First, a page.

Women Win In Sports Analysis

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Sports are important to American culture, as well as American citizens. Often times, American citizens watch games to see who wins, but why does that matter? Michael Kimmelman, Sara Maratta, Jennie Yabroff, and Wilfrid Sheed would agree that it matters if women win the big game because women are not being accepted, or respected as much as men in sports. Maya Angelou and Felisa Rogers argue that it does not matter who wins the big game because overall, sports gives hope to people. However, Rogers and Angelou disagree on how hope is given to people through who wins in sports games. Joe Posnanski and William Moller would agree that it does not matter if cheating, involving performance enhancing drugs, helps athletes win or lose. However, Sheed…show more content…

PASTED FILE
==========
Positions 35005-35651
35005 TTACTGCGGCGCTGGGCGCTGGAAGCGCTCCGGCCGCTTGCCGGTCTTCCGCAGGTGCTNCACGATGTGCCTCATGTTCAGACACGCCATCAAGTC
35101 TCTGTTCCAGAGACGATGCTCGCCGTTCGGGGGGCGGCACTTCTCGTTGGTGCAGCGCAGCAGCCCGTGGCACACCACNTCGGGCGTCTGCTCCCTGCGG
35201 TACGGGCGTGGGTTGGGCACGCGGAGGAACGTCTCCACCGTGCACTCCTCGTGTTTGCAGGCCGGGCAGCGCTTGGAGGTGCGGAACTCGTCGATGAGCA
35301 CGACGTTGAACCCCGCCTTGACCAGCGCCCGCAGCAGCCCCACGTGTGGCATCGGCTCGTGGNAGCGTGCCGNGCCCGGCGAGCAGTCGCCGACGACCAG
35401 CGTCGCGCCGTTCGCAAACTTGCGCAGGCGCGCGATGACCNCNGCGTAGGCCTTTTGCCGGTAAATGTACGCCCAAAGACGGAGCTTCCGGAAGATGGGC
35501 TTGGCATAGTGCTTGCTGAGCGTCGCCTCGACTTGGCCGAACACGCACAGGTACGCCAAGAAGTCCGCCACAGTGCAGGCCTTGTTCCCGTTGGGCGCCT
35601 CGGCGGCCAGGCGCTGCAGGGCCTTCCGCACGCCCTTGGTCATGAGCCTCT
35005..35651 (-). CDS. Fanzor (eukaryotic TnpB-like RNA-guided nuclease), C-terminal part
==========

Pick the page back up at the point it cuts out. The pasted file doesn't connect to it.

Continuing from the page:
Yabroff’s article is about the history of cheerleading and how it has become a sport that has lost respect. Yabroff makes the overall argument, in her article, that cheerleading is a sport that is underappreciated due to the stereotypes that has been placed on it. Yabroff writes, “’Cheerleaders have such a wholesome, all-American, uncorruptible image, the idea of them being corrupted really appeals to people,’ Torgovnick says” (Yabroff 527). In the same sense, Maratta agrees with Yabroff when she writes, “Just Google her name and you will be overwhelmed with pictures of her breasts and backside-even nude photos and videos taken through a hotel peephole” (Maratta 542). In both of these examples of how women are negatively depicted in sports, Yabroff and Maratta are in agreement that women are depicted as having to look attractive while playing sports, and men do not. In sports having this double standard, if women win the games then they may be regarded as equals with men. Both of these examples illustrate how Yabroff and Maratta argue that it matters if women win the big game because they should not have to adhere to a double

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